Peabody Essex Museum Acquires 18th-Century Indian Export Textiles

Posted in museums by Editor on September 16, 2014

Press release (10 September 2014) from PEM:

2012-22-13_jacket_image-02The Peabody Essex Museum (PEM) is pleased to announce the acquisition of a singular collection of rare early 18th-century Indian textiles made for export to the Netherlands. The collection of more than 100 pieces, including hand-painted chintz palampores (bed covers), an embroidered palampore, as well as extraordinary examples of Dutch costumes, was assembled in the Netherlands between the 1920s and 1960s by a private collector, A. Eecen-van Setten. Carefully stewarded by Eecen’s granddaughter, Lieke Veldman-Planten, the Veldman-Eecen Collection has been preserved in exceedingly fine condition for the better part of the last century. The acquisition, funded by anonymous donors, significantly enhances PEM’s world-renowned Asian Export Art collection, and offers insight into 18th-century textile production, design, and trade.

Between 1650 and 1750, cotton textiles were imported in large quantities from eastern India to the Netherlands by the VOC (Dutch East India Company). Decorated with sinuous floral and foliage patterns, Indian cotton was commonly referred to as ‘chintz’ after the north Indian word chitra meaning ‘spotted’ or ‘sprinkled’. Indian chintzes were prized globally for their vivid and durable colors-something that European textile manufacturers were unable to match until the mid-18th century. These vibrant textiles were particularly popular in the Netherlands, where they were used for nearly everything-clothing, upholstery, bed hangings and even wall coverings. The Veldman-Eecen Collection features nearly a dozen Indian cotton chintz bed covers (palampores), as well as unusual examples of men’s dressing gowns (banyans), and women’s and children’s chintz clothing.

Collected at a time when chintz textiles were not well studied, the Veldman-Eecen Collection would be virtually impossible to assemble today given the scarcity of such textiles in the contemporary market. The collection, which also includes a selection of related European-printed textiles from the late 18th to the early 20th centuries, is enhanced by a detailed journal, or Sits Boek (chintz book), in which A.Eecen-van Setten chronicled her acquisitions. Selections from the collection will be on view in Asia in Amsterdam, a forthcoming 2016 exhibition co-organized by PEM and the Rijksmuseum.

PEM’s Asian Export Collection

The Peabody Essex Museum’s Asian Export Art Collection is the world’s most comprehensive collection of decorative art made in Asia for export to the West. Consisting of over 25,000 objects made in China, Japan and India for the Western market between the 15th and 21st centuries, items include works in porcelain, lacquer, paintings, silver, textiles, and ivory among others. The collection reflects the complex and fascinating interaction between the artistic and cultural traditions of East and West.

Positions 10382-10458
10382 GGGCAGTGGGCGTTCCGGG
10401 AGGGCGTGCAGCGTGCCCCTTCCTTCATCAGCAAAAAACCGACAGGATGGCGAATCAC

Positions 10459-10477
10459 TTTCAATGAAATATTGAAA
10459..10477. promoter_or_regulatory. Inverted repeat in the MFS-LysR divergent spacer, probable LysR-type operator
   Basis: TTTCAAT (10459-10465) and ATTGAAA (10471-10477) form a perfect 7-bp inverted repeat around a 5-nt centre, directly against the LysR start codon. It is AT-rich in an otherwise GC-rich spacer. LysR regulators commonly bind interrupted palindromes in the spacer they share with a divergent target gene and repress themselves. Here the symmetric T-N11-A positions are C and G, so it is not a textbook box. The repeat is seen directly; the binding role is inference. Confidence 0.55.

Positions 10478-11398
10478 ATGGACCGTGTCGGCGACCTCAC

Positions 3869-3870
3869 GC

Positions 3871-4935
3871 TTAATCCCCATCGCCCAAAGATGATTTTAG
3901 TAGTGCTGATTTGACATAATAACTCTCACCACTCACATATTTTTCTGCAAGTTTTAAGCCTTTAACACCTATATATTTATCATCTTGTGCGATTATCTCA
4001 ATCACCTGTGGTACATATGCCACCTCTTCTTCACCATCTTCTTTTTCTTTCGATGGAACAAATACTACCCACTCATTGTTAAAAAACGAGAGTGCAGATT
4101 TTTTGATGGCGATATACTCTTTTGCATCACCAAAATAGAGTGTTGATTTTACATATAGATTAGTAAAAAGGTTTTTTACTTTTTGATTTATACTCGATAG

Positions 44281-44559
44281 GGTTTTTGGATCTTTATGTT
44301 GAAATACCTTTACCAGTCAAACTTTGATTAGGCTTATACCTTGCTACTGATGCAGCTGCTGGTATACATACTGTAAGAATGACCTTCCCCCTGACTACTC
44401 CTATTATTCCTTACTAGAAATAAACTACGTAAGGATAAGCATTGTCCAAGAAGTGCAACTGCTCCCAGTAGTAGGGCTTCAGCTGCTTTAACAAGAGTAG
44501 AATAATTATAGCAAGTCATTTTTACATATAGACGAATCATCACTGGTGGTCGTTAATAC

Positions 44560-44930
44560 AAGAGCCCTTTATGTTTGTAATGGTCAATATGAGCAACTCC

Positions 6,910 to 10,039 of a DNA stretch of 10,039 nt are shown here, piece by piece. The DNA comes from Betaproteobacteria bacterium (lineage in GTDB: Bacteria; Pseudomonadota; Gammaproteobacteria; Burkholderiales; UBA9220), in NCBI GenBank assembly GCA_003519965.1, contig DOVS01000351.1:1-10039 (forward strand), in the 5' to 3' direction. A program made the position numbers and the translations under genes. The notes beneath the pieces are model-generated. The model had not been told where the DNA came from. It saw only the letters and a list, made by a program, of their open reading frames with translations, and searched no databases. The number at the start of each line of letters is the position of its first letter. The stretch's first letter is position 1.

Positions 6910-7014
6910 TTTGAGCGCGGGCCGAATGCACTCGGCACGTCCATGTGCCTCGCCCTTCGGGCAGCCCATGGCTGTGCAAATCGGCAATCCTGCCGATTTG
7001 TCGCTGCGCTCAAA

The Peabody Essex Museum

The Peabody Essex Museum (PEM) is one of the oldest and fastest growing museums in North America. At its heart is a mission to transform people’s lives by broadening their perspectives, attitudes and knowledge of themselves and the wider world. PEM celebrates outstanding artistic and cultural creativity through exhibitions, programming and special events that emphasize cross-cultural connections and the vital importance of creative expression. Founded in 1799, the museum’s collection is among the finest of its kind boasting superlative works from around the globe and across time—including American art and architecture, Asian export art, photography, maritime art and history, as well as Native American, Oceanic and African art. PEM’s campus affords a varied and unique visitor experience with hands-on creativity zones, interactive opportunities, performance spaces and historic properties, including Yin Yu Tang: A Chinese House, a 200-year-old house that is the only example of Chinese domestic architecture on display in the United States.

Eve Kahn recently wrote about the acquisition for The New York Times (28 August 2014).

2 Responses

Subscribe to comments with RSS.

  1. Janet said, on September 16, 2014 at 10:40 pm

    Craig ~ Thank you so much for featuring PEM’s wonderful new acquisition!

    • Editor said, on September 17, 2014 at 2:47 am

      Oh, you’re welcome, Janet. I was delighted to see you quoted in The NY Times piece. All very exciting! -Craig

Leave a Reply

Fill in your details below or click an icon to log in:

WordPress.com Logo

You are commenting using your WordPress.com account. Log Out /  Change )

Facebook photo

You are commenting using your Facebook account. Log Out /  Change )

Connecting to %s

%d bloggers like this: